How to Use UUIDv7 in Rails for Primary Keys

UUIDv7 is a new time-sorted UUID format. Here's how to use it in Rails (and Postgres).

Using UUIDs for primary keys offers many benefits, but there are some downsides to consider. The most widely-used UUIDv4 is fully random, which is ideal for minimizing the risk of collision. However, random IDs as primary keys do not index and sort efficiently, leading to index bloat and performance issues.

There is a new standard that addresses this problem by including a UNIX timestamp1 in the initial bits: UUIDv72.

10.times { puts UUID7.generate }

# 018c2b95-b764-7615-a924-cc5b910ed1e5
# 018c2b95-b764-713f-aff1-e2668182bc68
# 018c2b95-b764-7b43-bec8-3c204a04433a
# 018c2b95-b764-7521-b1de-0638499f2f75
# 018c2b95-b764-7380-895d-4416494f9a05
# 018c2b95-b764-7cb1-a91f-24e598a4bc36
# 018c2b95-b764-7218-a1d1-fa20a475d6b0
# 018c2b95-b764-7eab-9e08-d0b321a69240
# 018c2b95-b764-7d25-a033-845c81610339
# 018c2b95-b764-7143-af66-0a849883f9d0

How to set up UUIDv7 in Rails

As of this writing, selecting id: :uuid in Rails defaults to using UUIDv4 for primary keys, with the generation deferred to Postgres.

While Postgres does not currently offer a built-in function for generating UUIDv7, we can still use the uuid type to store values. One advantage of UUIDs over sequential IDs is that they can be generated anywhere — in this example, we’ll use our Rails backend.

First, let’s set up our Rails app to use UUID as the primary key. We’re going to enable pgcrypto. This isn’t strictly necessary, but Rails will set up gen_random_uuid() as the default when you set id: :uuid.

rails g migration EnablePgcrypto

Here’s the migration:

class EnablePgcrypto < ActiveRecord::Migration[7.1]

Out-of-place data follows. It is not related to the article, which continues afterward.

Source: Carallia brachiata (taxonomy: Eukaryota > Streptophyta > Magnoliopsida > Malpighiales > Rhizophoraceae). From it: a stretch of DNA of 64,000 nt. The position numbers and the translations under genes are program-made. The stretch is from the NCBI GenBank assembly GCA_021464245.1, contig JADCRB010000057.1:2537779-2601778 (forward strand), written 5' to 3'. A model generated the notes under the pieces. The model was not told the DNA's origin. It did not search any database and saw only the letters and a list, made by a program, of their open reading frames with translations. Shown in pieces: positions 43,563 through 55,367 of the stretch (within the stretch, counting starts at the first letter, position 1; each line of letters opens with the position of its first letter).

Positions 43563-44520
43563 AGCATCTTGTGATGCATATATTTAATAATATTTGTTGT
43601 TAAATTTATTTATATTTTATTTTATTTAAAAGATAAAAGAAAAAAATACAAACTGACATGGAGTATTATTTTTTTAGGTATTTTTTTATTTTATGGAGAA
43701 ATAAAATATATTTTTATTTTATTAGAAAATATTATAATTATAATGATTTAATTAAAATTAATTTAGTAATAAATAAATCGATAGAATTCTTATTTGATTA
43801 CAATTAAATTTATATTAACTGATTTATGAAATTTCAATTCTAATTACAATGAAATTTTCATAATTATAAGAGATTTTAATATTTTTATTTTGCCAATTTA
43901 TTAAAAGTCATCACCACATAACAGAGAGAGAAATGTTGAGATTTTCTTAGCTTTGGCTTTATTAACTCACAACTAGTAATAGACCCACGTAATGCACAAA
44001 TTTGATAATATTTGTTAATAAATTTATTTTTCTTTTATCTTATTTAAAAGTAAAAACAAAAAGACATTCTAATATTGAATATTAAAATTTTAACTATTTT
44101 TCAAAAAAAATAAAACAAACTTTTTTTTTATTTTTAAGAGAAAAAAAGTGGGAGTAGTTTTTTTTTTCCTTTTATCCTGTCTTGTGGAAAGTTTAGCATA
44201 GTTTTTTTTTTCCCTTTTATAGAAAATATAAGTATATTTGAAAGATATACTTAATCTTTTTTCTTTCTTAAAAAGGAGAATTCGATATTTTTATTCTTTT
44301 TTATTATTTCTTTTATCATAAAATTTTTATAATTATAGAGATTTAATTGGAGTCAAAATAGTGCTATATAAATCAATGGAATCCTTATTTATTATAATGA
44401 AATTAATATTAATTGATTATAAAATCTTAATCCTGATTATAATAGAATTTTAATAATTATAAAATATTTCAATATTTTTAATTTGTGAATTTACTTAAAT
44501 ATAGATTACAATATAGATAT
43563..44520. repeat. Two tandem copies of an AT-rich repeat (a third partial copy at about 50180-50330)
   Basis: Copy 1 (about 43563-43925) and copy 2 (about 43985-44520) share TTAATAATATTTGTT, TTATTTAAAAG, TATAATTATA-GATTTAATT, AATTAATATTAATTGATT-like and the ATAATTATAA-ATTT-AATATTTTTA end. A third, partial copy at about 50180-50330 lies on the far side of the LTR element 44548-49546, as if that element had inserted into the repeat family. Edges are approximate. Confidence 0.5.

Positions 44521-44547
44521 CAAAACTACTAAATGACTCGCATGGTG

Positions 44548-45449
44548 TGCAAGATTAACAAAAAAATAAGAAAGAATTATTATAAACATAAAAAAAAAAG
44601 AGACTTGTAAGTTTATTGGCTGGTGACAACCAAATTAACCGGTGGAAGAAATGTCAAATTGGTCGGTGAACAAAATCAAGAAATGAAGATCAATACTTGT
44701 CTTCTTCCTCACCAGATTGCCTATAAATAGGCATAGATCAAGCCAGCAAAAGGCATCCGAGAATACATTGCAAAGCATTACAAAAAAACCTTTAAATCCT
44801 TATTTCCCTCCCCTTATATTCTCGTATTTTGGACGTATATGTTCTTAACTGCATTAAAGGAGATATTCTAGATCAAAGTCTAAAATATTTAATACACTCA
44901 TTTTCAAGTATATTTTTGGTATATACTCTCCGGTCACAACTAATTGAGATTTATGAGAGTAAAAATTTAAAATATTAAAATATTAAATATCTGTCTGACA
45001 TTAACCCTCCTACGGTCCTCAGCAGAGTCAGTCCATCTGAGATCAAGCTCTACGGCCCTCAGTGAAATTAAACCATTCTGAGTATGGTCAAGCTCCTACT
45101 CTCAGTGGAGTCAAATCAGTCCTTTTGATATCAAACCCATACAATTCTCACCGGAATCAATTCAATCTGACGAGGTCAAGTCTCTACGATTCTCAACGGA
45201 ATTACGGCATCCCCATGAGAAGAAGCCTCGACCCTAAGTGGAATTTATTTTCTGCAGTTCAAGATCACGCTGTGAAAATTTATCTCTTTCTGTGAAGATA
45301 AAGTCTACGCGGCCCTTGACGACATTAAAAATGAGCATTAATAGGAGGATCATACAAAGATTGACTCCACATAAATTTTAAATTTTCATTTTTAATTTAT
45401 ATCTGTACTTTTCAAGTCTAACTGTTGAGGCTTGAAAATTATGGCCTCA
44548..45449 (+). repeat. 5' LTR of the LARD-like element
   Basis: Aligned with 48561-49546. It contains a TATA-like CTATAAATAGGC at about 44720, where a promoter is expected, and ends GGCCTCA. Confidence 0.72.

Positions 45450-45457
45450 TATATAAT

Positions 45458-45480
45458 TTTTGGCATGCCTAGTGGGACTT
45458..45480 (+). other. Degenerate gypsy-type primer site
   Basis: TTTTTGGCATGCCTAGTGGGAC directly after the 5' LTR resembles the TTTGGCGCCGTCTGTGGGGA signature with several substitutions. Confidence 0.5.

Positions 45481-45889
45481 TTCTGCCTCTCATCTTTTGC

def change
    enable_extension 'pgcrypto'

Then, add the following to config/application.rb:

config.generators do |generate|
  generate.orm :active_record, primary_key_type: :uuid

From now on, Rails will use the UUID type for primary keys for new models created with rails generate model.

At this point, we’re all set up, but we’re still using UUIDv4. Let’s change that:

bundle add uuid7

To use UUIDv7 for our primary keys, we have to create them before they are saved to the database. This can be achieved with a before_create callback in the ApplicationRecord:

class ApplicationRecord < ActiveRecord::Base

  before_create :generate_uuid_v7


    def generate_uuid_v7
      return if self.class.attribute_types['id'].type != :uuid ||= UUID7.generate

That’s it! From now on, all new records will have a UUIDv7 primary key, without affecting the existing tables that may use sequential (integer) IDs.

Further reading

Also, check out BasedUUID.

  1. The trade-off, compared to v4, is a higher risk of collision, so you’ll have to keep that in mind. Another potential downside is that UUIDv7 exposes the timestamp of record creation. ↩︎

  2. UUIDv7 is now recommended over v6↩︎

Published on (Updated: )